In macroeconomic theory, a stimulus package has a clear, simple function: during economic slowdowns, governments increase their own spending to compensate for the fact that consumers and businesses are spending less. “A stimulus is a sudden and dramatic intervention into the economy,” says Robert Stavins, director of the Harvard Environmental Economics Program. And the key to its effectiveness is that it is labor intensive and quick. While some projects to make buildings more energy efficient might qualify as a short-term boon for the economy, Stavins says, other energy-related projects, like rebuilding the electricity grid, will take years and have little immediate effect. “Greening the infrastructure is highly desirable, but it is not going to happen quickly,” he says.
The concern over the stimulus bill’s technology spending is not just that it offends conventional macroeconomic theory about the best way to boost the economy; it’s that it might harm the very technologies it means to support. Because the bill was written quickly and shaped by political expediency, economists and experts on innovation policy are leery of many of its funding choices. Could extending billions of dollars’ worth of fiber-optic lines to rural communities, for example, become a boondoggle? Or what if utilities run high-power transmission lines to remote solar or wind farms, only to find that the electricity they produce is too expensive to compete with other sources ?
As a historical analogy, experts point to corn-derived ethanol. Once the darling of alternative-energy advocates, the heavily subsidized biofuel is now routinely condemned by both environmentalists and economists. Yet because ethanol’s use in gasoline is now mandated by federal law, and a large industry is now invested in its production, its production is likely to continue even though it offers few environmental benefits over gasoline.
The problem with the stimulus package is that it is “very much a heterogeneous bag of things,” says Daron Acemoglu, an economist at MIT and an expert on the role of technology in economic growth. “It’s very much like pork-barrel politics,” he says. As a result, it’s hard to properly evaluate the different spending programs. And, he suggests, “when you make investments in bad projects under the name of stimulus and in the name of technological investments, you’re doing damage in a number of ways. First of all, you’re not helping; second, you’re confusing matters; and third, you’re poisoning the well for the future.”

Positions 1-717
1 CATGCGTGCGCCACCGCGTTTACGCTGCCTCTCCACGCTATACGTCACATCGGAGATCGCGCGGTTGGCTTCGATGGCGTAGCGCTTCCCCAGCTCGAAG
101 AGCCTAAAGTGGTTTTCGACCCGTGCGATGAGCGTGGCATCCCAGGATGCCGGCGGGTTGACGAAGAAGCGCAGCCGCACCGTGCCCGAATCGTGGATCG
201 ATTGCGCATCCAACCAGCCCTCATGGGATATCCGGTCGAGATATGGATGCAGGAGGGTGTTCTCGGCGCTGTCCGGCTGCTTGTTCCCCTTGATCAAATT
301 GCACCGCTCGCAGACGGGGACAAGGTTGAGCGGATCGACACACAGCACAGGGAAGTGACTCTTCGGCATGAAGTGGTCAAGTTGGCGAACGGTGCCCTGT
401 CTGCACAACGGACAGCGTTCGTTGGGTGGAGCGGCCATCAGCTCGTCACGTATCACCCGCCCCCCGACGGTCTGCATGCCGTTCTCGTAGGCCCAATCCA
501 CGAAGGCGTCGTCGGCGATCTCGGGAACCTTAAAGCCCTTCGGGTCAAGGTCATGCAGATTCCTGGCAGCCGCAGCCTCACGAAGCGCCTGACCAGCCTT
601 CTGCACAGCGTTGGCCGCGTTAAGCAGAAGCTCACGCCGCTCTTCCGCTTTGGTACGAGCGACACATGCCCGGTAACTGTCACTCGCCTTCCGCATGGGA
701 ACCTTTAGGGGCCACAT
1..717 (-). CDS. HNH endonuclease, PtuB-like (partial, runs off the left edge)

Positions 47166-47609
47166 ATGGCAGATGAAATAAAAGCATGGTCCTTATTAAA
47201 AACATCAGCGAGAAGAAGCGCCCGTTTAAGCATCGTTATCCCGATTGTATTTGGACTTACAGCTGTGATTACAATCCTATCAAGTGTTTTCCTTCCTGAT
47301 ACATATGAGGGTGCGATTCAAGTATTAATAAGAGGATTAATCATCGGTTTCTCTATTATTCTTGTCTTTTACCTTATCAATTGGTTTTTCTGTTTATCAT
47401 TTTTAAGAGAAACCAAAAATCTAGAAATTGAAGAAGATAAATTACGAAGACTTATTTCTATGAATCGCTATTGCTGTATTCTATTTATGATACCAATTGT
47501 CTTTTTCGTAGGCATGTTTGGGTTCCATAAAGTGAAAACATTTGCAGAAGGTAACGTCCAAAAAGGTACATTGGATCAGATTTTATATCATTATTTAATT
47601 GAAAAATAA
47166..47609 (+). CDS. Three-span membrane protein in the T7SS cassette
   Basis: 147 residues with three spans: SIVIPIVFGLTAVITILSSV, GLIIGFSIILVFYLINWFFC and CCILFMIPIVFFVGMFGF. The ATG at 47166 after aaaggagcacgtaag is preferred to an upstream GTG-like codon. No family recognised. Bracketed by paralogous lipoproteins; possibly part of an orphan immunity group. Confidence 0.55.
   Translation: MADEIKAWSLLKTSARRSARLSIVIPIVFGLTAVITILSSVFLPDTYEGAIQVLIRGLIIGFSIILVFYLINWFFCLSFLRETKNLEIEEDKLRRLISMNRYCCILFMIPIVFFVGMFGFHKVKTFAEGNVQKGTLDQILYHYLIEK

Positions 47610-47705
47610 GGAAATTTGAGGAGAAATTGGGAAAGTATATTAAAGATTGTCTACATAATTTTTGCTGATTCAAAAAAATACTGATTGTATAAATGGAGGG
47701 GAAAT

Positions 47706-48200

Less than a week after the passage of the stimulus bill, Robert Atkinson is taking stock of the legislation. Maybe it’s the early hour or the freezing weather that still grips Washington, DC, in late February, but the president of the Information Technology and Innovation Foundation (ITIF), a nonprofit think tank that argues for federal policies to promote technology, doesn’t seem in a celebratory mood. Despite what would seem to be a huge victory for his cause, he still seems irritated by the bickering over the details of the stimulus package.
Much of the bill’s spending plan is strikingly similar to proposals that his own group has presented. In a report published in January, the ITIF estimated that roughly a million jobs would be created by spending $30 billion on broadband, smart-grid technology, and health-care information technology in 2009. While the stimulus bill broke down the spending slightly differently and extended it over several years, such forecasts of job creation served to justify the inclusion of heavy technology spending in the legislation.
Likewise, a study prepared last fall by UMass’s Pollin and his colleagues shows how spending $100 billion over the next two years on energy-related investments could create two million “green” jobs. The report identified six funding areas, including solar, wind, and advanced biofuels, that it argued would create jobs and facilitate transition to a “low-carbon economy.” Although Pollin says he researched and wrote the paper as an academic, the work was published in September by the Center for American Progress, a think tank whose CEO, John Podesta, led Obama’s transition team. And like the ITIF study, Pollin’s report foreshadowed many of the spending provisions in the stimulus legislation. Pollin notes that while the bill’s spending for energy conservation and renewable energy is lower than the total recommended in his report, many of the legislation’s details “are kind of what I proposed.”